3. difficulties  in  accessing  RTDI  evaluation  information  and  good  practices, and  a  general  lack  of  the  usage  of  good-practices  for  RTDI  programs, institutions and policy evaluations in the region.

“Evaluations in the RTDI policy domain entail a number of complex management and methodological questions in a highly interdisciplinary area.” (Balázs Borsi, 2014 [2])

Besides trainings organized (please see the EVAL-INNO website for the training materials which are publicly available), EVAL-INNO project also adopted and published in several languages a model of RTDI Evaluation Standards as well as RTDI Programme Evaluation Guidelines which primarily target evaluation practitioners in the South-East European countries, namely:

  • Organisations thinking about commissioning an evaluation
  • Analysts in the commissioning organisations, who support the decision making process pertaining to evaluations, and
  • Current and future evaluators, who need to conduct their work in a policy- and politics-influenced environment, which impose certain limitations compared to pure research assignments.

Trainings and developed guidelines and standards were also promoted and disseminated to all relevant stakeholders from policy and academia in WB countries.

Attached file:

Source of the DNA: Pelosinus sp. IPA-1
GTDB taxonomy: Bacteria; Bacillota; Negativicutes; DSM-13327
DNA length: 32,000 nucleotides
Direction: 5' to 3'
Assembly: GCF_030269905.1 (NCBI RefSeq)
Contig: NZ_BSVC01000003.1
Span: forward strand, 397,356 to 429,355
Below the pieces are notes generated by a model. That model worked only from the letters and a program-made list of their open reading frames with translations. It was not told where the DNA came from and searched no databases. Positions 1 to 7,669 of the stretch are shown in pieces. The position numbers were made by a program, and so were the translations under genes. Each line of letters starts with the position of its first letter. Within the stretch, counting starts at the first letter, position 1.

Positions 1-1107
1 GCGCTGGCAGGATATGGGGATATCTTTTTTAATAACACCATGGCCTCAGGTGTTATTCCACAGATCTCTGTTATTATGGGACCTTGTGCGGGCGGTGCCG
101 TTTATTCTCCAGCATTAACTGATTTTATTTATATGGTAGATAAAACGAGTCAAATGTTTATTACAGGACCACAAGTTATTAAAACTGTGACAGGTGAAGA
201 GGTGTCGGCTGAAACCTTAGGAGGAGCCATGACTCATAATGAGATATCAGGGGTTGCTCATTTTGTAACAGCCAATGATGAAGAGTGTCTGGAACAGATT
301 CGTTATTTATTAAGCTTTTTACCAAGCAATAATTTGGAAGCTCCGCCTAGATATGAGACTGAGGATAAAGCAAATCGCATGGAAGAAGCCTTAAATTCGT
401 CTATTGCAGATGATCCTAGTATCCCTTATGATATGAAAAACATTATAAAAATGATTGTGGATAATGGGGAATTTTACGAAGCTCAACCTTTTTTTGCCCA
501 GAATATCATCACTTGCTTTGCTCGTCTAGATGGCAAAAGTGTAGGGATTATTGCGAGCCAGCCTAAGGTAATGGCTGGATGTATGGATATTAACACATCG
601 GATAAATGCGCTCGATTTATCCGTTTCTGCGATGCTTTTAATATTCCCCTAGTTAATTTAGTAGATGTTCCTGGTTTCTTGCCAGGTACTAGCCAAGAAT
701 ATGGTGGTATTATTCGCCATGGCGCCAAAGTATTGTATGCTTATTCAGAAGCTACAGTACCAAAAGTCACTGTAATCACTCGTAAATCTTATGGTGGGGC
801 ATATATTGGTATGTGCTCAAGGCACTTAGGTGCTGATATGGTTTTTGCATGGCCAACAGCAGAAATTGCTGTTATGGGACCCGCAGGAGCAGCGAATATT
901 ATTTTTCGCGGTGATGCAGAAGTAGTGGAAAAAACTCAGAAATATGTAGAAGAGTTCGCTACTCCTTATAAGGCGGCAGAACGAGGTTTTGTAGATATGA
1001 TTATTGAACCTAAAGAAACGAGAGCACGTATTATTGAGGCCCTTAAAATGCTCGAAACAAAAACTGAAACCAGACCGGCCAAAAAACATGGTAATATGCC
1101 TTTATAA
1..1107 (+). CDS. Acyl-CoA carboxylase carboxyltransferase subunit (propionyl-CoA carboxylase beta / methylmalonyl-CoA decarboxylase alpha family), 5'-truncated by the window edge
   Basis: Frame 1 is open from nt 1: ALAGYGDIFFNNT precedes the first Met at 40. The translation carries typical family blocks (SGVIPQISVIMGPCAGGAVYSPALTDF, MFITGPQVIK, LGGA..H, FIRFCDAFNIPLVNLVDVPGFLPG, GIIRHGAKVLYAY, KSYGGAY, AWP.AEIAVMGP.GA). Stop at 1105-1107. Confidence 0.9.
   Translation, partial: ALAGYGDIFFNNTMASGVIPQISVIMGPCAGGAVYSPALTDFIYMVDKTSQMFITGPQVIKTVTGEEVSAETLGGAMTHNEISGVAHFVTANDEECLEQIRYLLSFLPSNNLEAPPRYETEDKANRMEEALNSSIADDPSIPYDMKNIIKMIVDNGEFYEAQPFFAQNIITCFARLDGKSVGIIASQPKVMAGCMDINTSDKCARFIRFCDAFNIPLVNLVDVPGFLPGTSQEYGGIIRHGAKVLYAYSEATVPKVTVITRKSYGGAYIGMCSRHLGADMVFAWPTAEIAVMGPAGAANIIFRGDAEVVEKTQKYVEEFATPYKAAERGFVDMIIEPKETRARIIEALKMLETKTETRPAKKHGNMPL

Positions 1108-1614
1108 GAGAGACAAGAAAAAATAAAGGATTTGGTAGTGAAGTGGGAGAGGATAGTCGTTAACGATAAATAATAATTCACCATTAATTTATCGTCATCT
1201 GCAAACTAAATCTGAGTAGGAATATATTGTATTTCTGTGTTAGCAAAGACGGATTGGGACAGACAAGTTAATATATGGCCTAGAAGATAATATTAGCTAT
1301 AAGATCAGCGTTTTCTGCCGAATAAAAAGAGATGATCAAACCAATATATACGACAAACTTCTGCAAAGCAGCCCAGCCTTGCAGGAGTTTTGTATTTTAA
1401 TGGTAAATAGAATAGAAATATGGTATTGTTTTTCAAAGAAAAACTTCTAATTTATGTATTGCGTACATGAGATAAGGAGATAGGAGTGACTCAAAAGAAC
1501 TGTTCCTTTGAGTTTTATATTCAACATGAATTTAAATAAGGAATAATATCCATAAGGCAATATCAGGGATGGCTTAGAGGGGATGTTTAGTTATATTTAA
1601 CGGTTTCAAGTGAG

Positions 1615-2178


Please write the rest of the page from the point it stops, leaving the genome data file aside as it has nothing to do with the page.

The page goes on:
“Apart from severe brain drain or a lack of private sector R&D the countries in the region suffer from the system which encourages academics to focus on teaching rather than on research or entrepreneurship. The lack of statistical data on R&D systems and the quality of available data can still be considered problematic. Furthermore, in 2016 the lack of “evaluation culture” is still evident in the region.” (Djuro Kutlaca, 2016 [3])

In order to foster the evaluation culture in the Region WBRIS (Western Balkan Regional R&D Strategy for Innovation)  explicitly suggests generating and systematically updating R&D statistics in line with standard practices established by the Oslo manual and consistent with EURSTAT data, including data related to the scientific diaspora, the Community Innovation Surveys, and other EU indicators as well as to implement a monitoring and evaluation system enabling the assessment of public expenditures in research and innovation. The “South East European 2020 Strategy” (SEE 2020) put as well a strong focus  in all measures suggested to introduce efficient monitoring and evaluation mechanisms in the region’s public sectors (including R&I systems) to improve transparency and accountability. In order to improve the national R&I systems and integration into the European research Area (ERA) also different national R&I strategies (such as the new Serbian strategy 2016-2020) envisage “policy mix peer review" to be implemented.

Learning “Evaluative thinking” – a possible way forward towards "evaluation culture" in the Western Balkans region?

Probably the most regular driver that enhances new evaluation culture in Western Balkan is external financing of development projects, either through development assistance agencies or in programs financed by European Union. Another important factor is increased strength of civil society organizations in region and their demand to participate in policy making on EU, national and local level of governance. (Bojan Radej, 2016 [4])